Oil drilling in Lethbridge city limits is cause for concern by Rebecca Many Grey Horses, board chair and Sheila Rogers, board member KLEW (Kainai Lethbridge Earth Watch), September 29, 2013, The Lethbridge Herald
Lethbridge city council and many city residents have expressed concerns over Goldenkey Oil’s proposal to drill for oil within city limits. The proposed project in southwest Lethbridge is relatively close to the Oldman River (source of drinking water for Lethbridge and many surrounding communities) and seems risky at best considering the possibility that hydraulic fracturing may be used in their drilling operation. Hydraulic fracturing or fracking is a technique that involves injecting large amounts of water and sand at high pressure along with a toxic cocktail of chemicals 1-2 km below the ground to shatter the shale or rock and release pools of oil or gas. The cocktail of chemicals used appears to be a proprietary secret and companies are not required to report which particular chemicals they use, even in the event of a spill, making it nearly impossible to test for contamination.
Public concerns about fracking include drinking water and air contamination that can lead to serious health issues such as neurological, gastrointestinal, respiratory, and skin and eye problems. Fracking has also been linked to earthquakes. Lethbridge city council passed a resolution opposing oil and gas drilling within city limits on Nov. 13, 2012, but have no legal authority to stop it. Licences to drill in Alberta, even within cities, are granted by a single provincial regulatory board AER – Alberta Energy Regulator (formerly ERCB), which by the way is funded by the oil and gas industry.
Goldenkey Oil has secured the mineral rights for their proposed drilling project in Lethbridge and will be conducting community consultations here this October, before applying to the AER for well licences. If approval is granted, drilling may begin in early 2014. If you are concerned about this project, you can attend the SACPA noon-hour session, Oct. 3 at Country Kitchen Catering (lower level of The Keg) where representatives from Goldenkey will be presenting details of the project and answering questions. Other public meetings are planned in October; www.klew.org will publish the dates and locations as soon as they are announced. Questions that need answers are: Goldenkey’s Emergency Response Plan in case of well blow-outs, explosions or leaks, their plans for shipping the oil . . . by truck or pipeline, and how and where they will dispose of the used fracking fluids if the wells are stimulated by hydraulic fracturing. [Emphasis added]
City fights against oil wells in West Lethbridge by Stefanie Dunn, September 17, 2013, Global News
As a mother, Amaris Varty hoped to raise her son, Tristan in a safe neighborhood. “I picked to live here because it’s a family oriented area and that’s too close to home,” said West Lethbridge resident Amaris Varty. But there’s a very real chance that just beyond her quiet west Lethbridge neighborhood, an energy company will be breaking ground on an oil and gas well. An upsetting idea for many who call the southwest corner of the city their home. “It makes me nervous,” said Varty. “It seems dangerous. i wouldn’t want my kid out playing by an oil field.”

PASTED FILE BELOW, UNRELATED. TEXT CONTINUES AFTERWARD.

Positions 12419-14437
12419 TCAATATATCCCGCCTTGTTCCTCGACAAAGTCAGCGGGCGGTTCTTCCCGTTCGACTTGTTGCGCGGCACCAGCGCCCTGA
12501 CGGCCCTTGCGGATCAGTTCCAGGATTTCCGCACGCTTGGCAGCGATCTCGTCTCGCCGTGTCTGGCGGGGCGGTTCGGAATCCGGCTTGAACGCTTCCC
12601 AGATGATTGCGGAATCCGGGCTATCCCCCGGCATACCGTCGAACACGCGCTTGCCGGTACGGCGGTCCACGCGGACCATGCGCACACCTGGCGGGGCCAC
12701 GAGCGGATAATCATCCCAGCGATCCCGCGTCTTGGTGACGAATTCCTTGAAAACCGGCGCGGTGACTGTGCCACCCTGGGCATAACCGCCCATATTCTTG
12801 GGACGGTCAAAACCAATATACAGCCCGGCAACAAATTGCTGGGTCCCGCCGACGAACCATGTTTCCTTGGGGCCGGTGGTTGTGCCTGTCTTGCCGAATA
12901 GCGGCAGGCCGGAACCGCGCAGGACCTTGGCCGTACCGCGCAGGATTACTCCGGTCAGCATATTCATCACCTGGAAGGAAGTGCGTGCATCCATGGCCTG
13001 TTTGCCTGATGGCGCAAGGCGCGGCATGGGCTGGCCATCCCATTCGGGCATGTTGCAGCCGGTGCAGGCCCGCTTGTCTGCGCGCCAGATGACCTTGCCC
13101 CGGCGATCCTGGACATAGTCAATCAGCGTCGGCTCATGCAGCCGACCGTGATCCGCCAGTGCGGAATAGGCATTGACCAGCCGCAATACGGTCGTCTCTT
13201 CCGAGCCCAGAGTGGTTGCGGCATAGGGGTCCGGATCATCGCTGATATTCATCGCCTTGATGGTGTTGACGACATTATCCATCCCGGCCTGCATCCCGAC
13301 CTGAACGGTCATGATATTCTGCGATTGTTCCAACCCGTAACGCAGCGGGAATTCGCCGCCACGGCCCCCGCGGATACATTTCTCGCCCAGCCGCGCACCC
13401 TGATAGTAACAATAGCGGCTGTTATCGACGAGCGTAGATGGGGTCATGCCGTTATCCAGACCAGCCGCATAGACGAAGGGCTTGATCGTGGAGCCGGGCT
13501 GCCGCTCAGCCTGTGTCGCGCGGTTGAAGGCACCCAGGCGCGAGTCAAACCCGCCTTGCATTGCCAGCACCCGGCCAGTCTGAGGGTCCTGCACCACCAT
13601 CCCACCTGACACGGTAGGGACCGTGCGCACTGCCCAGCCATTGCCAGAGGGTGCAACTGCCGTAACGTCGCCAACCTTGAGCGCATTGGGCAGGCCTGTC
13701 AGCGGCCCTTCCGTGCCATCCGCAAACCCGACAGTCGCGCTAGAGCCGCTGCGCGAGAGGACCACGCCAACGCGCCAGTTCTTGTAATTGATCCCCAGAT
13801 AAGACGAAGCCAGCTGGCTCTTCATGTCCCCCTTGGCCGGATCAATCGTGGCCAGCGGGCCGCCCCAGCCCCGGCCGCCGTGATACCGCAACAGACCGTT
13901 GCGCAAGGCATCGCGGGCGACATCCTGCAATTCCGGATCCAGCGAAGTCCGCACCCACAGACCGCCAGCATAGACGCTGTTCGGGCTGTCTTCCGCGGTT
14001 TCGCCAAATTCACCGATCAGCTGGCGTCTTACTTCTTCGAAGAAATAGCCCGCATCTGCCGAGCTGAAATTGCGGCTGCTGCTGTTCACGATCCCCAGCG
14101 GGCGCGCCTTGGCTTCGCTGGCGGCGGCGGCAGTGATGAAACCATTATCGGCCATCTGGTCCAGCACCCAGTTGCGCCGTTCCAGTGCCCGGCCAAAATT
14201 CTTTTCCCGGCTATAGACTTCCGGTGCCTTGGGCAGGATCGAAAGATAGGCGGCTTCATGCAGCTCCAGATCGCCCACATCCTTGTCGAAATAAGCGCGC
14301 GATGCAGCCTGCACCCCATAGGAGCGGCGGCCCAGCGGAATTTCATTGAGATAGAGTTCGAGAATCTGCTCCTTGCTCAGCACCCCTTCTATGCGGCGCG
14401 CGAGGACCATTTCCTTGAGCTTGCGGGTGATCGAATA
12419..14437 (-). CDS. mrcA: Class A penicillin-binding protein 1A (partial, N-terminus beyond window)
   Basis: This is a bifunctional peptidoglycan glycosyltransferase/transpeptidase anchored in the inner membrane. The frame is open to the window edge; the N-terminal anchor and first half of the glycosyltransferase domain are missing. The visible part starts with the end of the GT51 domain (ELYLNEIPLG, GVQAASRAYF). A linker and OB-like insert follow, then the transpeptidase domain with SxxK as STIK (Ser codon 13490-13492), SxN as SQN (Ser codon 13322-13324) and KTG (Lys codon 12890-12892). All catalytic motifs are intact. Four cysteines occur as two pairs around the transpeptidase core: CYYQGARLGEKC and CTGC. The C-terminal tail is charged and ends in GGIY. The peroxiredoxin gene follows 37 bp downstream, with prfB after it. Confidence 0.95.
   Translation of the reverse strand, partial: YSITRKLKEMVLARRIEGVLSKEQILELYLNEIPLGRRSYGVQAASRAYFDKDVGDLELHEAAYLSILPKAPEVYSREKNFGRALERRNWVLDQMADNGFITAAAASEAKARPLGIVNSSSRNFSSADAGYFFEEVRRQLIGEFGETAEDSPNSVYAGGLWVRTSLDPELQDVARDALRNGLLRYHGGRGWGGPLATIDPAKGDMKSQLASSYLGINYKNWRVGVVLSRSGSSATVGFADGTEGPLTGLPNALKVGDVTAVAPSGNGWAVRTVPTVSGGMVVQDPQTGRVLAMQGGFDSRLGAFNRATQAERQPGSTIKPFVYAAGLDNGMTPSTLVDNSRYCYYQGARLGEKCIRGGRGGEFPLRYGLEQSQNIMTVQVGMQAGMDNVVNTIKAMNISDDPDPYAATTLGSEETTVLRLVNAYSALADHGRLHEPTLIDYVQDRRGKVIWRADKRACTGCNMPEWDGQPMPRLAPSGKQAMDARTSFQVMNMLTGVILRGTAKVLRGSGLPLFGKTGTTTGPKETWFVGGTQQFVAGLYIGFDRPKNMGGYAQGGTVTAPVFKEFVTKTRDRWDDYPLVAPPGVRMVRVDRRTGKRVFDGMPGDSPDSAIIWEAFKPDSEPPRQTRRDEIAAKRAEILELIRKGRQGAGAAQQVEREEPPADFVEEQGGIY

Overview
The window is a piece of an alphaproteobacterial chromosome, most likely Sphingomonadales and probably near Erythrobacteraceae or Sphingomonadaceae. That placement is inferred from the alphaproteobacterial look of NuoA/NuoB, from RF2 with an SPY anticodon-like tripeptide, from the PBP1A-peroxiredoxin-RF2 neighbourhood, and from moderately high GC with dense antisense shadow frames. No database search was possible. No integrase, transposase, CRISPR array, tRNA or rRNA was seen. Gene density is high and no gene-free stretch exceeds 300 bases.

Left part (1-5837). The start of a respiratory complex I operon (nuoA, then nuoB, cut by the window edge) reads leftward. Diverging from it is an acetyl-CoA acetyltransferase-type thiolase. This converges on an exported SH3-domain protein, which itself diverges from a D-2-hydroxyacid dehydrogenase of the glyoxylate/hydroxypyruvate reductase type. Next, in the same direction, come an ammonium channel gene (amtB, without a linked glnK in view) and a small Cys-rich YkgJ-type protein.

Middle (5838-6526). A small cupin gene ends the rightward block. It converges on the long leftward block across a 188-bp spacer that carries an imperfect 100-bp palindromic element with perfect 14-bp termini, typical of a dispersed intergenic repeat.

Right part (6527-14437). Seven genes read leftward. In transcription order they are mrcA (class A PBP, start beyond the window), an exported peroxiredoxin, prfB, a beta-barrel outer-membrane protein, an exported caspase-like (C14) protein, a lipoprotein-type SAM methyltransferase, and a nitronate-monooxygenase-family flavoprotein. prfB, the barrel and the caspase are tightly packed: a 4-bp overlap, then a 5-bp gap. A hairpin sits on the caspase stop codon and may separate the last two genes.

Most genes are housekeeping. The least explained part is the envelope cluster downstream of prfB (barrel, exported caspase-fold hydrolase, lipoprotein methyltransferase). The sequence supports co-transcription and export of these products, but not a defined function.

Concerns like Varty’s have had City Council fighting the drilling for almost a year. An energy company has secured the mineral rights on private property within the City, but it has yet to be given the drilling rights. “This takes land out of our useful inventory for neighborhood development for subdivision development in the future,” said Alderman Jeffrey Coffman. “It also creates conflict in the current setting as well, safety, health, well being for our current residents and the natural environment.””
The city says while its taken a formal stance of opposition, as a municipality it has no legal authority to stop a company from drilling within city limits, and it’s up to Lethbridge residents to raise their voice. “It’s also for citizens and residents to step up and express their concerns as well about this kind of activity again going on within the municipality,” said Coffman. It’s that hope for a strong presence at open house meetings that council says could make the difference for mothers like Varty. [Emphasis added]
[Refer also to:
Alberta Health Services to pay executive bonuses, says work ‘already done’ but refused to address concerns about serious negative health impacts caused by oil and gas drilling and hydraulic fracturing
First Study of Its Kind Detects 44 Hazardous Air Pollutants at Gas Drilling Sites, With gas wells in some states being drilled near schools and homes, scientists see a need for better chemical disclosure laws and follow-up research
Natural Gas Operations from a Public Health Perspective “For many years, drillers have insisted that they do not use toxic chemicals to drill for gas, only guar gum, mud, and sand. While much attention is being given to chemicals used during fracking, our findings indicate that drilling chemicals can be equally, if not more dangerous.”
Slides above by Larysa Dyrszka MD, September 2013
Slides above from presentation Welcome Home to a “Natural Drilling Platform” by Jessica Ernst at the People’s Forum, September 22, 2013, Stephenville, Newfoundland
Kaiser kills Calgary Royal Oak drill and frac for oil 400 metres from homes, Residents in Calgary community celebrate after Kaiser Energy scrapped urgan frac plans but worry 2,300 metres is not far enough